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Latest Thermal Images of Lava

April 27, 2012

From the Hawaiian Volcano Observatory (USGS): Active flows are still spread out across a broad area on the coastal plain (of Kilauea), and advancement towards the ocean remains relatively slow. This image is a composite of a thermal image and normal photograph, with white and yellow areas showing active pāhoehoe breakouts, and red areas showing inactive, but still warm, portions of the flow surface. Today, the flow front (lower left corner of image) was about 900 meters (0.6 miles) from the ocean. The field of breakouts shown here is about 1.4 km (0.9 miles) wide. On the pali, a line of fuming areas marks the path of the lava tube through Royal Gardens subdivision. The fume from these sources partly obscures another narrow breakout on the pali. (USGS)

This nearly-vertical thermal image, taken from a helicopter, shows the lava lake in Halemaʻumaʻu. The lava level has been variable over time, and today it was near the level of the deep inner ledge, which is approximately 70 meters (230 feet) below the floor of Halemaʻumaʻu crater. The lava lake, mostly covered by large crustal plates, has a steady motion in which lava rises in the northwestern portion of the lake and flows to the southeastern margin, where it sinks (often accompanied by spattering). (USGS)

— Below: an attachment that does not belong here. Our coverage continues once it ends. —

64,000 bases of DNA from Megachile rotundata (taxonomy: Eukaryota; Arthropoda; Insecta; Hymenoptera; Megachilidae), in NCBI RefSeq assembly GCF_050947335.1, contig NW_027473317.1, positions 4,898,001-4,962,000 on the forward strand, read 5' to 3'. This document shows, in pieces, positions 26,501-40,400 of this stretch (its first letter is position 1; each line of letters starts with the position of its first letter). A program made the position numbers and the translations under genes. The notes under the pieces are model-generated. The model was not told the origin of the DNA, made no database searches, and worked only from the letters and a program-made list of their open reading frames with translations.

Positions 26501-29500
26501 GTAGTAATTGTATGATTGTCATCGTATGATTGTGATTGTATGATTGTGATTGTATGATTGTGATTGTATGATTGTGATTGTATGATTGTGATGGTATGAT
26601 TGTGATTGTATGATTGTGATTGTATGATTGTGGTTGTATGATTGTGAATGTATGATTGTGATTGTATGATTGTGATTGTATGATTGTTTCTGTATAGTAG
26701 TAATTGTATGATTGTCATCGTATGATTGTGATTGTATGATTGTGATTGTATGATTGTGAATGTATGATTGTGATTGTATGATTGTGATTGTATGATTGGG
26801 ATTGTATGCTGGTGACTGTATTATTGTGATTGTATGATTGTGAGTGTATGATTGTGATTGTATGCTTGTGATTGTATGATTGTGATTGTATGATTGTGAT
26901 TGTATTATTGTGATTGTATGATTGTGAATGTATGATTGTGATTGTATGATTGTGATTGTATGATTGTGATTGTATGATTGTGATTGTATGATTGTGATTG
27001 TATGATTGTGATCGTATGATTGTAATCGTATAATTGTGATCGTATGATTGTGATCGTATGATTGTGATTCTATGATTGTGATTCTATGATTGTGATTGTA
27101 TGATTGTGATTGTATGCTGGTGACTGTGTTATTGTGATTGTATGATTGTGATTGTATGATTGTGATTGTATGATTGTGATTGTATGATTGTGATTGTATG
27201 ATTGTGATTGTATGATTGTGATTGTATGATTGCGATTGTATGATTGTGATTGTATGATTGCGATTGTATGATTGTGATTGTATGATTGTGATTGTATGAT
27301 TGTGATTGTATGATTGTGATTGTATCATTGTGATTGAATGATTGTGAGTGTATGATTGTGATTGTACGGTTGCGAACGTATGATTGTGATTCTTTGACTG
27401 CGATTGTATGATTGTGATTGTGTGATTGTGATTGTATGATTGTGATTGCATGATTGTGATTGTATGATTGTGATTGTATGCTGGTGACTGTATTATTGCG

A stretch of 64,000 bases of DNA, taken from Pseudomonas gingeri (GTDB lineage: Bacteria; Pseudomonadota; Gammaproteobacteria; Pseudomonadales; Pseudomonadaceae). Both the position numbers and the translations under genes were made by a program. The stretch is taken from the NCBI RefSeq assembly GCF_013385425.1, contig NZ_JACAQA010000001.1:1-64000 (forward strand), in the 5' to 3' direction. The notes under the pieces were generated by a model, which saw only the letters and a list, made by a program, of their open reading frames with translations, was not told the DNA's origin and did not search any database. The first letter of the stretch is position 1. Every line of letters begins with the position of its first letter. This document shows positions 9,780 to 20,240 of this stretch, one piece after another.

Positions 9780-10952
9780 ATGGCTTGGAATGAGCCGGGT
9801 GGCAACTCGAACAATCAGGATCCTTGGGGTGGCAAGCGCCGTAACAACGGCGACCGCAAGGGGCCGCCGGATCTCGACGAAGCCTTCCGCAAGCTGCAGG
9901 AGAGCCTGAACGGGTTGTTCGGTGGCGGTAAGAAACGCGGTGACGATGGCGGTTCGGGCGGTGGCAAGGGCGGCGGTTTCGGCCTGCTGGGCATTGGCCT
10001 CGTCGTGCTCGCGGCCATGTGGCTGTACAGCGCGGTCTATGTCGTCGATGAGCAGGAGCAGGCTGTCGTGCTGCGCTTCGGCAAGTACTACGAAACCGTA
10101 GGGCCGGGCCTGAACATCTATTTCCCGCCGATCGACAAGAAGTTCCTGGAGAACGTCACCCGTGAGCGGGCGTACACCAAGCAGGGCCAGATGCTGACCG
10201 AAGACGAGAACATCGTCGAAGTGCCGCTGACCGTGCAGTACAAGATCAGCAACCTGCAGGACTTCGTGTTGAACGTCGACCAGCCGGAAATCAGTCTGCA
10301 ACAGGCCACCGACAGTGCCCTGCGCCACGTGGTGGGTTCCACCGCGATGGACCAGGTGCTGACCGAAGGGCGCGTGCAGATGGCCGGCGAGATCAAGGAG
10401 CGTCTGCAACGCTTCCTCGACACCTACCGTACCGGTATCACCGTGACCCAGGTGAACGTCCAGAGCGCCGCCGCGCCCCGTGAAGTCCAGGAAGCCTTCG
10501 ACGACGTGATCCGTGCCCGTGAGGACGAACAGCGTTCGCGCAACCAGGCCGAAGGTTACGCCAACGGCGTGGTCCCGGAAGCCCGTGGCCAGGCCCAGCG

A lava pond has been active in a collapse pit in the eastern portion of Puʻu ʻŌʻō crater for over a month now, with continuous roiling and spattering. For scale, two spatter collection trays - each slightly larger than a lunch tray - can be seen on the crater's rim at the left edge of the image. (USGS)

One Comment leave one →
  1. Stephen Melinger permalink
    April 30, 2012 5:48 am

    Since the lava flow is active I would like to know if any precautions are being taken to protect the populace in the event of a shift or splattering. The photos are breathtaking and remind us of the power of nature.

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